Banks to use Treasury bonds as loan collateral

  • 18 Nov 2022
  • 2 Mins Read
  • 〜 by Susan Njeri

As part of measures aimed at increasing industry liquidity and relieving the Central Bank of Kenya (CBK) from frequently having to bail out cash-strapped institutions, banks will soon be able to borrow from one another using government debt securities as collateral.

The CBK implemented this framework known as horizontal repurchase (repo) transactions, back in September 2008 in order to allow banks to borrow funds from one another while still using government securities as collateral. This was for the sole purpose of addressing the sector’s liquidity imbalances.

However, this system has not been in use since the borrower retained ownership of the security after it was issued to the lender. The CBK has now introduced reforms to horizontal repurchase (repo) transactions. The CBK and banking industry participants want to revitalize the market and alleviate the ongoing liquidity issues small lenders face by allowing a borrowing bank to relinquish ownership of collateral securities to the lender until the loan is settled.

This means that the lender will acquire ownership of the security that the bank is using. While the borrower receives the money, the lender will hold onto the security until the debt is paid.

In the vertical repo market, when borrowers lodge their securities with the CBK in exchange for emergency loans, the treatment of the collateral is anticipated to be similar.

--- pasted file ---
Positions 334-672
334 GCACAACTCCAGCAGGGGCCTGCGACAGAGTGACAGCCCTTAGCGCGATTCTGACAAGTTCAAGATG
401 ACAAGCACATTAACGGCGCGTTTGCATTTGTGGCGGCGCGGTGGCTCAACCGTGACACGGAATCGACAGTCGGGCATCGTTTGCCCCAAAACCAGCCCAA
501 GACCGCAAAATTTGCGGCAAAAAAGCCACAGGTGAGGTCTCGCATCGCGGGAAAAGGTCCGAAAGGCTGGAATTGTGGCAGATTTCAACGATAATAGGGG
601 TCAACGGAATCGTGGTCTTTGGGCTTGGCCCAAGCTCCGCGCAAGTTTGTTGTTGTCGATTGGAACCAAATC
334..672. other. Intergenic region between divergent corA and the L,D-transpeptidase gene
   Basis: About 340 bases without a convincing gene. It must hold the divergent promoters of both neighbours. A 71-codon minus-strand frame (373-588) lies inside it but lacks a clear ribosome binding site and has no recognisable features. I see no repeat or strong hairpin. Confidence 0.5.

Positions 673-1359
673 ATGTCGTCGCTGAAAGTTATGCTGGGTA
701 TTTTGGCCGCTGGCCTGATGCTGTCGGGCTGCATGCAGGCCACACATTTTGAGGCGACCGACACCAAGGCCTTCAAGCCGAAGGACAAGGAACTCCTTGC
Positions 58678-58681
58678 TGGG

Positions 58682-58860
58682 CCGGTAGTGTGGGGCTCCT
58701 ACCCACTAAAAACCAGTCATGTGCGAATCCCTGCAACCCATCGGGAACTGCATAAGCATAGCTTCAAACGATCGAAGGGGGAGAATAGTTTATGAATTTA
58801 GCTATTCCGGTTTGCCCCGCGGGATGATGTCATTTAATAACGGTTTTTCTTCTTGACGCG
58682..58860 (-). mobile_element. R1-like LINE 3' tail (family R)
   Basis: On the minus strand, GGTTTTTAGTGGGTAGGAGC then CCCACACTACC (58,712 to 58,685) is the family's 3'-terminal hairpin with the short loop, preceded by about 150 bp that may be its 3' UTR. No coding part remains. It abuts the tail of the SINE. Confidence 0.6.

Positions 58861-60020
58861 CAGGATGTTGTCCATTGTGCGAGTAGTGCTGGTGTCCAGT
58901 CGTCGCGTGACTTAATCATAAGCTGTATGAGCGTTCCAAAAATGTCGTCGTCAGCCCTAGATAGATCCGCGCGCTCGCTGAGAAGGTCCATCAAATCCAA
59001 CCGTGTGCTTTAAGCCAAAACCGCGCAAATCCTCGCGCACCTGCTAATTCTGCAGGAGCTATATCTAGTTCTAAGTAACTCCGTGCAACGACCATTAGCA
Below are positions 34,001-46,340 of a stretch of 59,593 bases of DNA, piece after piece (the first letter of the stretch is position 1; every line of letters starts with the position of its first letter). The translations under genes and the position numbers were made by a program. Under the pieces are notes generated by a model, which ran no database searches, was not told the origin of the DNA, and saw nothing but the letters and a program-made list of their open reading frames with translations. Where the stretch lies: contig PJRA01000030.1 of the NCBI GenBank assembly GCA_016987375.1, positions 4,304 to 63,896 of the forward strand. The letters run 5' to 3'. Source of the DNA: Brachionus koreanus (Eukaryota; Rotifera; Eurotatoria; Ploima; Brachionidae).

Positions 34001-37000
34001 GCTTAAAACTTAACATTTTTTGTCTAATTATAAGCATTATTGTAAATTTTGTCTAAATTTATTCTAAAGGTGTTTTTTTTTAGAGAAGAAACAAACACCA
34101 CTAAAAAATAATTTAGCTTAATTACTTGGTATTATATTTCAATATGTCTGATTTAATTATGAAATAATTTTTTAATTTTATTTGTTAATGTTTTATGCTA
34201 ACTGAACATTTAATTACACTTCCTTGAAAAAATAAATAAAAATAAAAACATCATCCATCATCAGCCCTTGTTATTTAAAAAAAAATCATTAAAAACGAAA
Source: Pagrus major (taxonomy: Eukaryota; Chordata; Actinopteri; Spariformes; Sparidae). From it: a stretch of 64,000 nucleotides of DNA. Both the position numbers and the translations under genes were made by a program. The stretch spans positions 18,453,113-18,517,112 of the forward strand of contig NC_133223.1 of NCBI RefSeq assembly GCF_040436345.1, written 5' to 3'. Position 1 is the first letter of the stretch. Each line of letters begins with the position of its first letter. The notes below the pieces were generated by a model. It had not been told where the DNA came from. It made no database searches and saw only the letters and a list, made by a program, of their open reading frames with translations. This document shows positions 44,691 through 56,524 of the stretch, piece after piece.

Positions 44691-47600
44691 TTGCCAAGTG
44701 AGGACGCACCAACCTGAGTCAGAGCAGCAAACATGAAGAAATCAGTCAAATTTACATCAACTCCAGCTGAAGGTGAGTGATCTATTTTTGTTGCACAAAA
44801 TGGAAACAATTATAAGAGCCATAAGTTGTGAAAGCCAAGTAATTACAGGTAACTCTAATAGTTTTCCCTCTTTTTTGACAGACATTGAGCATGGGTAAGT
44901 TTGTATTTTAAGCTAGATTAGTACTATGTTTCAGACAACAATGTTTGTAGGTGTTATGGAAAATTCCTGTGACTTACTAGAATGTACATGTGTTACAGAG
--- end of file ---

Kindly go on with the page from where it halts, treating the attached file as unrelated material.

Currently, the Central Bank follows a policy wherein when utilising government securities as collateral, the borrower must pay a haircut of 10% on T-bills and 20% on bonds. The horizontal repurchase (repo) transactions are anticipated to operate under the same lens as well.  Borrowers will also be able to allow the borrower to continue receiving coupon payments for the securities pledged, even though the lender is obliged to return such payments to the borrower.

The use of fixed-income securities for borrowing might start right away because banks are presently negotiating master buyback agreements with December 31, 2022, as the deadline.

The sector forecast for Kenyan banks is unfavorable, which is consistent with the outlook for Kenya’s sovereign rating. Due to high inflation, risks to growth from global shocks, and the severe domestic drought, operating circumstances have gotten worse.

Fitch, an American rating agency, recently noted that the rising rates and yields on government securities could be positive for the lenders’ pre-impairment operating profit, which will provide a large buffer for likely higher credit costs.

This step by CBK will increase lender certainty, and recovery of creditor’s funds and promote lending throughout the horizontal repo transactions sector.